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Am J Pathol. 1977 Nov;89(2):313-34.

Endothelial cell morphology in areas of in vivo Evans blue uptake in the aorta of young pigs. II. Ultrastructure of the intima in areas of differing permeability to proteins.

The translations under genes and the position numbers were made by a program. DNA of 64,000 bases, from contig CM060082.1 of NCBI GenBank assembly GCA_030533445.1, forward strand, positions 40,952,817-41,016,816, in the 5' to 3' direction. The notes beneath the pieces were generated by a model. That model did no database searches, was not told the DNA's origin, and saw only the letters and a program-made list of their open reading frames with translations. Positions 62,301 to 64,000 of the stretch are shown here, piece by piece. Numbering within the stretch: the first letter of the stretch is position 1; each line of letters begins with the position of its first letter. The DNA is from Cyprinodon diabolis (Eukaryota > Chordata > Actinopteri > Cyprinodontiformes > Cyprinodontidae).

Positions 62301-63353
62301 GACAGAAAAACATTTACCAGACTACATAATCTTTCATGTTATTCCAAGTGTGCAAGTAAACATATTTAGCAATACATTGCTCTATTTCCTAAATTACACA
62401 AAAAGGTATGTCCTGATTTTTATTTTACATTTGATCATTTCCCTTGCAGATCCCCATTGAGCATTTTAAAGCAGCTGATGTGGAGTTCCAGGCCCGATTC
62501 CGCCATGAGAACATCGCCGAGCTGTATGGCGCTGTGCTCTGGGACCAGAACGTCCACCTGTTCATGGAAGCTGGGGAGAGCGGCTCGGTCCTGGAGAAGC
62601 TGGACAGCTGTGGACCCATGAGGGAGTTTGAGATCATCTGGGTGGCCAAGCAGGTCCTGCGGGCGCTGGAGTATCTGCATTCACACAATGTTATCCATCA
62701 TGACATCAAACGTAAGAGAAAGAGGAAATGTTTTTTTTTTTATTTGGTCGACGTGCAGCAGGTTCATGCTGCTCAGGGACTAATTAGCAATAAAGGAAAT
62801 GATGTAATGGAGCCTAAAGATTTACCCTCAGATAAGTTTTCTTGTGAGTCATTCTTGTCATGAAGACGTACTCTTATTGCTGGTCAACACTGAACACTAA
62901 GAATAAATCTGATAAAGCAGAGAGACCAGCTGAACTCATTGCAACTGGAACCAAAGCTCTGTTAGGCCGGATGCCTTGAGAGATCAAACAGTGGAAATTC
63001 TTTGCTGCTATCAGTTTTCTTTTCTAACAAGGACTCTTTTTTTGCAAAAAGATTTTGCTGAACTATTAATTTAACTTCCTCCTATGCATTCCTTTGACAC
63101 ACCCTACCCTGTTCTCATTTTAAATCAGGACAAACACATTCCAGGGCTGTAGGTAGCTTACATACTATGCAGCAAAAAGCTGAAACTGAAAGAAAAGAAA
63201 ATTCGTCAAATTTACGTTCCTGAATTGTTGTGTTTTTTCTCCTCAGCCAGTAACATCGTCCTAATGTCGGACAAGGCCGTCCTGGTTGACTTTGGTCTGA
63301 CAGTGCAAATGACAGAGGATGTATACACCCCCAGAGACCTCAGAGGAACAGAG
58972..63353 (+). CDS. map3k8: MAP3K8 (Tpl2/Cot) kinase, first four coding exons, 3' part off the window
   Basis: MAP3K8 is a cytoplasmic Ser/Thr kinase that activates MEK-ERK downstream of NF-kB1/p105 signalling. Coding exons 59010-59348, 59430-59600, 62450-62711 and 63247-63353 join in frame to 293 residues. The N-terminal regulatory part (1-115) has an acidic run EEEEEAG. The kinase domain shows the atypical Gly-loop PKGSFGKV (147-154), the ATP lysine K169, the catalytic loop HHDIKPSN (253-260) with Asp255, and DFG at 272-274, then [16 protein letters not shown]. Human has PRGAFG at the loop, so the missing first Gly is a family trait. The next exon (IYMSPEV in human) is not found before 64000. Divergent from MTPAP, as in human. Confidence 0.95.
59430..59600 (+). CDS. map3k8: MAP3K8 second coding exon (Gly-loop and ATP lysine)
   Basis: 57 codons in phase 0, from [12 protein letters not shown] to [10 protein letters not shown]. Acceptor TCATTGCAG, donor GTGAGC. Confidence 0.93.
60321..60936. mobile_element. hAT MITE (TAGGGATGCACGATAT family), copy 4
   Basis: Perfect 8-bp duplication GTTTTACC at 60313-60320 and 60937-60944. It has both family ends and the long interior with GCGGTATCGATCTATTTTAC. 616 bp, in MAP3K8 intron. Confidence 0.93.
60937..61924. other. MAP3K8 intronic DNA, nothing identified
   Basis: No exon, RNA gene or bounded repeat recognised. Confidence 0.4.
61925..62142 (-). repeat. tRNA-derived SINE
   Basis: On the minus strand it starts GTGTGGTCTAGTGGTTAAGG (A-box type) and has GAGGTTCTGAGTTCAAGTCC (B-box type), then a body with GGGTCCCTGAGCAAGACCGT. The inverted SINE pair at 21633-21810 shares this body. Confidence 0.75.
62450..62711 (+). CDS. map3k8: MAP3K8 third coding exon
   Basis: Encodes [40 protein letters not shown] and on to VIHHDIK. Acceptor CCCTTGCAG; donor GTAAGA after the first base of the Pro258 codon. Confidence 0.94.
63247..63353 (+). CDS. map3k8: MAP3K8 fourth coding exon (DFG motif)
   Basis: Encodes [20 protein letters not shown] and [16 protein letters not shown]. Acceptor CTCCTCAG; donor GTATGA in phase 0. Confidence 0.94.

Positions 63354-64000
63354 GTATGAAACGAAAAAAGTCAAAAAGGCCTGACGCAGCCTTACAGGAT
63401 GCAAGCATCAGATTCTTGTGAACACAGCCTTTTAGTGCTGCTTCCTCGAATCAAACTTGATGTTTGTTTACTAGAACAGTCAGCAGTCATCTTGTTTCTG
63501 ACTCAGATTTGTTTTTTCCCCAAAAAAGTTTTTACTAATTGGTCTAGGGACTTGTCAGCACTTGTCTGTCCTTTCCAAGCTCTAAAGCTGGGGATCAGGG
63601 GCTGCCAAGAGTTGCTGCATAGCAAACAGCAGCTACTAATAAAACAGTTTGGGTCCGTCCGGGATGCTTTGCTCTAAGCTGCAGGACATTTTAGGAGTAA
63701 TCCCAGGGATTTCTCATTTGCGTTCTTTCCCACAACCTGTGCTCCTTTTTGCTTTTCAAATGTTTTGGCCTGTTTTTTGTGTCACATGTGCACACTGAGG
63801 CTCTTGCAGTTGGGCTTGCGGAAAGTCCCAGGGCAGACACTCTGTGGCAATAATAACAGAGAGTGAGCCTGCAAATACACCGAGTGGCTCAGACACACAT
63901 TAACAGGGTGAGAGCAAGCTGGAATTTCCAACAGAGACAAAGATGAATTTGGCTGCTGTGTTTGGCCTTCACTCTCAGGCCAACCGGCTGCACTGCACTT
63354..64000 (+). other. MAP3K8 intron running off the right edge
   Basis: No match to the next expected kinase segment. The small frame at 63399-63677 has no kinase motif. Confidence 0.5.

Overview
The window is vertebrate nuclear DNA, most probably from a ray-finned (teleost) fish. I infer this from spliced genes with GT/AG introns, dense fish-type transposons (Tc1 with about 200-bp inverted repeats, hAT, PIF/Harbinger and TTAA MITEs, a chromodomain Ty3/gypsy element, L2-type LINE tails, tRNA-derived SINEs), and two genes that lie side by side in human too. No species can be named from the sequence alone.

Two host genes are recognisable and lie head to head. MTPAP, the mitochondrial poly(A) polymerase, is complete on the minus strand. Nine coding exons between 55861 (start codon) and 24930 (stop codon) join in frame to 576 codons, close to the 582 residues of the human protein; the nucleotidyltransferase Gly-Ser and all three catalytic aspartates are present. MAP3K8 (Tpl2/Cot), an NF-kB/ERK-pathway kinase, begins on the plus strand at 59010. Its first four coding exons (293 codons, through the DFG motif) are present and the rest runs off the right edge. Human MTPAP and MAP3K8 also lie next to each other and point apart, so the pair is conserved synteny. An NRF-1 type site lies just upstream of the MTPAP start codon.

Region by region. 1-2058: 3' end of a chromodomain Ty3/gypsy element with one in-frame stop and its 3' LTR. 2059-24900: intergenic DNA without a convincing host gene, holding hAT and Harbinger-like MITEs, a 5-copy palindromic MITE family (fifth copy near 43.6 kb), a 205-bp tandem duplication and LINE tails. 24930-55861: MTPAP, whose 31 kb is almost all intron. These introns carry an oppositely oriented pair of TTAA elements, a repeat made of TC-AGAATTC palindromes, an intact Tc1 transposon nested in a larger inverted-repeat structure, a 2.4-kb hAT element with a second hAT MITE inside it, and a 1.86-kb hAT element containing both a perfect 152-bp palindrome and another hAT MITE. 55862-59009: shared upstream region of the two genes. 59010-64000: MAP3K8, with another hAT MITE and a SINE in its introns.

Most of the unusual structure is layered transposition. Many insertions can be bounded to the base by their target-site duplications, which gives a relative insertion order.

The fine structure of the intima of the pig aortic arch is described for areas of spontaneously differing in vivo endothelial permeability, as demarcated by uptake of the protein-binding azo dye Evans blue. Areas of enhanced permeability (blue areas) consistently show a variety of features not observed in areas devoid of dye accumulation (white areas). The subendothelial space of blue areas is markedly thickened and edematous, containing collagen, elastic tissue elements, and undifferentiated cells dispersed in an amorphous floccular matrix of low electron density. Endothelial cells in blue areas are generally cuboidal, with relatively short, frequently vacuolated junctions. In contrast, endothelial cells from white areas are flat and elongate, with long intercellular junctions exhibiting many interdigitations. Cytoplasmic differences include a well-developed rough endoplasmic reticulum and more frequent lysosomal bodies in blue areas and a prominent Golgi apparatus in the endothelium of white areas. Additionally, endothelial cell injury or death with and without denudation occurs with a significantly greater frequency in blue relative to white areas. An endothelial glycocalyx is some threefold thicker over the surface of white relative to blue areas. It is concluded that neither endothelial structure nor function are homogeneous within the aortic arch of the young pig and that areas of spontaneously differing permeability to proteins are associated with a spectrum of alterations in endothelial and intimal morphology.

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